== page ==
Palatine Nursing Home received 29 citations for violations of public health code between 2018 and 2022, according to New York State Department of Health records accessed on August 26, 2022. The Palatine Bridge nursing home’s citations resulted from a total of five inspections by state surveyors. The violations they describe include the following:
1. The nursing home did not adequately protect residents from sustaining accidents. Under Section 483.25 of the Federal Code, nursing homes are required to ensure residents receive an environment “as free of accident hazards as is possible” and in which employees provide “adequate supervision and assistance devices to prevent accidents.” A May 2021 citation found that Palatine Nursing Home failed to ensure such. The citation specifically describes a resident identified as “at high risk for choking” whom the nursing home “did not ensure… was not kept in their room with the door closed.” It goes on to identify several instance in which the resident was left alone in their room with the door shut during meals. In an interview, the facility’s Director of Nursing said that the resident’s speech therapist had recommended the resident receive close supervision, and that letting them eat alone in their room was a choking hazard. A plan of correction undertaken by the facility included the education of nursing staff regarding the resident’s care plan for meals.
2. The nursing home did not undertake adequate measures to prevent infection. Section 483.80 of the Federal Code requires nursing homes to create and maintain “an infection prevention and control program” designed to stave off diseases and infections. A May 2021 citation found that Palatine Nursing Home failed to ensure such. The citation specifically describes staff who did not “consistently” wear personal protective equipment before “direct contact with residents” in a unit on contact protections. It also describes a failure to prevent employees from performing hand hygiene “after assisting a resident to ambulate, after administering injectable medications, or after checking a blood glucose level, [or] before touching clean multi-resident areas.” A plan of correction undertaken by the facility included the re-education of staff on hand hygiene.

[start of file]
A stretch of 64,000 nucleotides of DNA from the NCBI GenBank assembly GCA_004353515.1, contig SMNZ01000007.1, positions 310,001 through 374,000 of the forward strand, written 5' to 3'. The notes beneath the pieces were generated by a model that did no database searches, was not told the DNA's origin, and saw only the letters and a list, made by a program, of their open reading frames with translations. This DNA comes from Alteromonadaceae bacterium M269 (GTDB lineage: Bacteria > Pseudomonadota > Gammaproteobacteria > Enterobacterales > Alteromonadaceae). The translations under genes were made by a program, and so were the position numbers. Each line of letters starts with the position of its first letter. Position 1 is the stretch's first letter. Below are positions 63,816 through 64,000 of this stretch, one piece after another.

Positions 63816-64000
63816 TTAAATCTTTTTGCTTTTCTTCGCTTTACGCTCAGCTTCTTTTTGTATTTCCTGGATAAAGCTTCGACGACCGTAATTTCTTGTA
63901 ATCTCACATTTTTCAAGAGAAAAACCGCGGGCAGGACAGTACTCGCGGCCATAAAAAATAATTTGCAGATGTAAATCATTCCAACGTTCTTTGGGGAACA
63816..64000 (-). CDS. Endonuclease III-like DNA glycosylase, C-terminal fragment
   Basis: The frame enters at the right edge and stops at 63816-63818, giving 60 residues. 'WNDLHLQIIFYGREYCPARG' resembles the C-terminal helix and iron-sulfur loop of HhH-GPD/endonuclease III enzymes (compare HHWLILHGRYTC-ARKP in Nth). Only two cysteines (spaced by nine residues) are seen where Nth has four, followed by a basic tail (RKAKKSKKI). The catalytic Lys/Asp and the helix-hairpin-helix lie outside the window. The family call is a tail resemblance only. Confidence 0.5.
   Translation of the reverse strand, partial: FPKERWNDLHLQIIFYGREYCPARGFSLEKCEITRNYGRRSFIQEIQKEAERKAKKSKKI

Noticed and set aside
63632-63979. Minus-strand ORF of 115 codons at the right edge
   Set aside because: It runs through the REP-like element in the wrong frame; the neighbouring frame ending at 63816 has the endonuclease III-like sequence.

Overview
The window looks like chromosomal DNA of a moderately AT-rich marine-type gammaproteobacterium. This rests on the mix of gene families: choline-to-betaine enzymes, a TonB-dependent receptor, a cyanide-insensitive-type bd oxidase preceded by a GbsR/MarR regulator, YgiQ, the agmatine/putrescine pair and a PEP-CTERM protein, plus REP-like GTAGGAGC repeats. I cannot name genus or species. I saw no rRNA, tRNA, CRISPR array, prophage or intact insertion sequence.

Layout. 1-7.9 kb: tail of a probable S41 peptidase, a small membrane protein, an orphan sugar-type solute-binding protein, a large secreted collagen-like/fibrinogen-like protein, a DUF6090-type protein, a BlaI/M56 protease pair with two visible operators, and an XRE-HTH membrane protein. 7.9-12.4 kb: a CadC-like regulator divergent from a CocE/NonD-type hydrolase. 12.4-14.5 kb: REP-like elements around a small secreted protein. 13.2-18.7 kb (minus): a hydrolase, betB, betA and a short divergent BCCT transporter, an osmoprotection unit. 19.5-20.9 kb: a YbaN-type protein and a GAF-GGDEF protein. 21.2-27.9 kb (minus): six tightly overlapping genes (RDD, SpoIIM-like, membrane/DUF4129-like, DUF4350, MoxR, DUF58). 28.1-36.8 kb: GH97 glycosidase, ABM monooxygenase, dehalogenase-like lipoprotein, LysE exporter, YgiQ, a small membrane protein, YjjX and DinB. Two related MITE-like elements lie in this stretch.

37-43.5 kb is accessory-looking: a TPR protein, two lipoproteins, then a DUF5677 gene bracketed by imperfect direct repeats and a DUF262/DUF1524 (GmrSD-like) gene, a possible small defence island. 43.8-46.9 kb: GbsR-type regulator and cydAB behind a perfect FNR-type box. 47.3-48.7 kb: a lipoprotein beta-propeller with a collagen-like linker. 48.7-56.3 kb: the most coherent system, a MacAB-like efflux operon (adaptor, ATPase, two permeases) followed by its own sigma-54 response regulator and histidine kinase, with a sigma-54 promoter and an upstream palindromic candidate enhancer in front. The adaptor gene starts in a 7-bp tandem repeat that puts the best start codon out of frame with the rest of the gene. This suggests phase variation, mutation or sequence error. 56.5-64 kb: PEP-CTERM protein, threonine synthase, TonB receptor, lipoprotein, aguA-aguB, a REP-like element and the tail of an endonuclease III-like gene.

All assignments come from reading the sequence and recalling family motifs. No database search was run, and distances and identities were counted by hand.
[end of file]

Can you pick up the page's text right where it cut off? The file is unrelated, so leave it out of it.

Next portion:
3. The nursing home did not provide adequate pressure ulcer care. Under Section 483.25 of the Federal Code, nursing home facilities “must ensure that a resident who enters the facility without pressure sores does not develop pressure sores unless the individual’s clinical condition demonstrates that they were unavoidable.” A May 2021 citation found that Palatine Nursing Home failed to ensure such. The citation specifically describes a resident identified as at risk for developing pressure ulcers for whom the facility “did not ensure interventions were developed and provided to prevent the development of pressure sores.” According to the citation, the resident later developed a pressure ulcer. In an interview, the facility’s Director of Nursing said that the resident should have had a plan in place before they developed the pressure ulcer, and that the lack of a plan “could have contributed to the pressure ulcer.” A plan of correction undertaken by the facility included the education of all licensed nursing staff.
The attorneys at the Law Offices of Thomas L. Gallivan, PLLC work diligently to protect the rights of nursing home residents. Please contact us to discuss in the event you have a potential case involving neglect or abuse.